This is a difficult one for me. Partly because I’ve been living in the UK for so many years that I am almost a “national” and partly because I have changed dramatically my opinion about this song as a result of hearing it live at Graham Norton’s show. To begin with, I must say that I am not very familiar with Blue as a boy band. I hardly even noticed they existed when they were at the peak of their career in the early 00s. When I recently looked at youtubes of their early hits I was deeply unimpressed by what I found. I never managed to listen to any of their songs from beginning to end as they bored me to death. So I wasn’t expecting much. The music they normally do is not cup of tea. When I listened to the leak of the recorded version of “I can”, one day before its official public presentation, I was decidedly ‘underwhelmed’. Even if I wasn’t expecting much, I was still expecting something a bit “bigger”, a bit more “anthemic”, more “climactic”, more gripping. It sounded like nondescript background music; it felt to me like they could not be bothered. But then I saw their performance on TV and heard them sing the song live! After a very hesitant start, with some clumsy choreography and screechy moments courtesy of high-pitch-Lee, the song just grew and grew. You could see the guys were going for it, they believed in what they were singing and they were presenting it with gusto. I surprised myself thinking: “This could win!” Let’s remember that this is a very poor year and “I can” sounds a little bit more contemporary and "radio-friendly” than the big majority of the entries in 2011. For me, this song’s chorus is one of the strongest this year: subtle but powerful. “I can, I will, I know I can…” is a mantra that could bring them a lot of votes. And they have plenty of time to polish the rough edges by the 14th of May.
(Canción tirando a modernita, nada del otro mundo, pero con un buen estribillo y cantada con ganas y profesionalidad  por Blue)

San Marino (11-03-10, “Stand by”, Senit)
This is again one of those songs that are likely to be forgotten even before they are over. Pleasant as it is, it demands attention and repeated hearings before one can really engage with it, which makes it unsuitable for Eurovision in my opinion. There are parts of this relatively modern-sounding ballad that I find quite interesting and appealing. But it’s too airy, too low key. I fear many people will find it boring and their minds will probably go into, erm, “stand by”. Besides, I cannot picture how this is going to be presented on stage; I can’t imagine what could be done to make it stand out visually apart from the gravitas of an elegant, potentially charismatic, performer (which may not be enough).
(Una canción agradable pero un tanto sosita)

Hungary (11-03-09, “What about my dreams”, Kati Wolf)
I could start by saying that this is overrated. But that would mean I am being influenced by other people’s assessments. I will focus here on my first impressions of the song – before I was aware of the hype. To me, this is just... yet another moderately catchy dated 90s-style dance anthem in this year’s contest. Perhaps it is not as abysmal as the Croatian effort; but it lacks the camp playfulness of Israel’s Ding Dong and as boring as Poland’s Jestem, without the latter's sophistication. I don’t think it offers anything new or interesting. Possibly suitable for a provincial gay nightclub but out of touch with current Eurovision trends. And the singer’s looks are a bit… “messy”. How well this does in May will probably depend on whether Kati Wolf’s singing is up to scratch.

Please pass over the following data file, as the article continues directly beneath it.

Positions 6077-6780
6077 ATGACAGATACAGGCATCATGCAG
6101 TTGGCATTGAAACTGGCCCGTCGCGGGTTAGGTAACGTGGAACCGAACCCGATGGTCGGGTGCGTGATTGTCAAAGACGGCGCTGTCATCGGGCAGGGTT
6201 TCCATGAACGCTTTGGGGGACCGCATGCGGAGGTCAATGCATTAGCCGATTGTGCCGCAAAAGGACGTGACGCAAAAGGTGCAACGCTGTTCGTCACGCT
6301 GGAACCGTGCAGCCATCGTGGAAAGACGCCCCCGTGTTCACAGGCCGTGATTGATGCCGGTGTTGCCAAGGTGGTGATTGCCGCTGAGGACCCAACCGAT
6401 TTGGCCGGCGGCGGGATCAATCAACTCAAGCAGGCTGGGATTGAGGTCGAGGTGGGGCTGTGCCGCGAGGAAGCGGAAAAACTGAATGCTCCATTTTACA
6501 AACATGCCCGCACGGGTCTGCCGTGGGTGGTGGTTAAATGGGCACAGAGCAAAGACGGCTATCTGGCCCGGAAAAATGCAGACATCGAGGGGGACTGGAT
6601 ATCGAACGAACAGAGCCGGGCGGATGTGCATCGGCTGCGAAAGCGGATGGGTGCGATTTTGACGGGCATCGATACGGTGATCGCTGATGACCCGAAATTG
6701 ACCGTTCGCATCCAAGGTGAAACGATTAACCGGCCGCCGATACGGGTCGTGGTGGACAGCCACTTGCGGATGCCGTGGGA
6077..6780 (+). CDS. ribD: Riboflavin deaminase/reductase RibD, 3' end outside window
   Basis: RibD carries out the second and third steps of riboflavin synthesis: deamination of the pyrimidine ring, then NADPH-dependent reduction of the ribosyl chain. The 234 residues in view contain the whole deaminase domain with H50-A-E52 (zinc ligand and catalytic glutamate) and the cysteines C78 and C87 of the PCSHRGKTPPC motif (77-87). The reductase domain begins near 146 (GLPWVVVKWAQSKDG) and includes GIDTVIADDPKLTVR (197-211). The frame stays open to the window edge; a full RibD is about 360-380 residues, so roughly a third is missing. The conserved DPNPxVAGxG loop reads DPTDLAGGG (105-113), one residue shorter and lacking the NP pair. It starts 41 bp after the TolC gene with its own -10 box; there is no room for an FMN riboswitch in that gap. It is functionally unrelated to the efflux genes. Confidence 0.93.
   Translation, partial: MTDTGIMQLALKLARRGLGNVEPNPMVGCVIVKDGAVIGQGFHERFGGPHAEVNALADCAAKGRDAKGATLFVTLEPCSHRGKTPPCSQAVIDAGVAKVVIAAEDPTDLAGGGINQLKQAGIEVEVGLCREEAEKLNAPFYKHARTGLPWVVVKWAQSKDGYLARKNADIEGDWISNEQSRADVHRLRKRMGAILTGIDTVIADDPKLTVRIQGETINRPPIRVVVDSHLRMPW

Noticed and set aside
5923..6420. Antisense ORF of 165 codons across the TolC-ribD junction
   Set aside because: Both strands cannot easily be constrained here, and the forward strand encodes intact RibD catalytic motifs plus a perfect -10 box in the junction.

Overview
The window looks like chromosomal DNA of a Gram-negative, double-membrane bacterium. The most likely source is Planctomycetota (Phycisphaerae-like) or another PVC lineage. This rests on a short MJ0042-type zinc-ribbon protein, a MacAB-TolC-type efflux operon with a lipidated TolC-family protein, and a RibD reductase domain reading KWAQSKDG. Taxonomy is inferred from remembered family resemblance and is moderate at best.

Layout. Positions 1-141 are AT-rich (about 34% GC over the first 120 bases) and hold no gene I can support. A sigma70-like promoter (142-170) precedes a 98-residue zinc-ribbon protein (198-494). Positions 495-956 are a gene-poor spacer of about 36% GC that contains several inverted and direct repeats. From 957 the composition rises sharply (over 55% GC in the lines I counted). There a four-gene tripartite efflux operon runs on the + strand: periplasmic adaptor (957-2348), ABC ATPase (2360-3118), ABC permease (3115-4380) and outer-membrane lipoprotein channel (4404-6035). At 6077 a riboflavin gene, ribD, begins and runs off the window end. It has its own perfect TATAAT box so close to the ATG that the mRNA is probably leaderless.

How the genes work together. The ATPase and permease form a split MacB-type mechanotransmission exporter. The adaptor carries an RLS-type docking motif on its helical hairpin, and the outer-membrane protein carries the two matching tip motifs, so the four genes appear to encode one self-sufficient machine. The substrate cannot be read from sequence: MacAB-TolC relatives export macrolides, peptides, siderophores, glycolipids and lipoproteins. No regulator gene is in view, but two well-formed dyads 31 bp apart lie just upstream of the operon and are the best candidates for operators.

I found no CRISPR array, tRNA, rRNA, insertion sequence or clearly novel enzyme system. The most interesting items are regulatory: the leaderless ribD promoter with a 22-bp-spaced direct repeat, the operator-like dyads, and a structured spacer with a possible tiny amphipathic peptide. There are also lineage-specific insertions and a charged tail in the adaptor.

(Otra cancion “dance” del montón)

Israel (11-03-08, “Ding Dong”, Dana International)
I’m very fond of Dana International but I must confess I find it generally difficult to understand why former winners may want to try their luck again in Eurovision. Carola’s choice (in 2006) was somewhat understandable because her victory in 1991 was actually a tie and she may have wanted to prove that she could win it outright (sadly for her, she had to accept that she is not “invincible” – although she ended in a very respectable top 5 placing). I believe Johnny Logan is the only winner who has had a successful comeback. On the other side of the Irish coin, it is sad to see someone like Niamh Kavanagh in the undignified position of sharing the bottom of the scoreboard with a newcomer like Josh Dubovie. One wonders what may have driven Dana International to return to the contest 13 years later. Does she really expect a second victory? Is it something to do with the image Israel wants to project internationally? (For me it’s obvious that Israeli television were clearly favouring her). Anyway, the song. It is catchy and enjoyable. But rather underwhelming. Whereas “Diva” sounded fresh, glamorous, novel and exciting in 1998, “Ding Dong” is just a dated, ordinary song in 2011. And the mystery and novelty associated with the singer have clearly faded. Her voice and her singing were not exactly up to scratch when she won but they were acceptable and easy to overlook given the appeal of the song and her stunning stage presence. With a weaker song, a less spectacular appearance and impoverished live singing, the prospects for Israel don’t look terribly good, sadly. (I loved her colourful backing singers in the Israeli final though).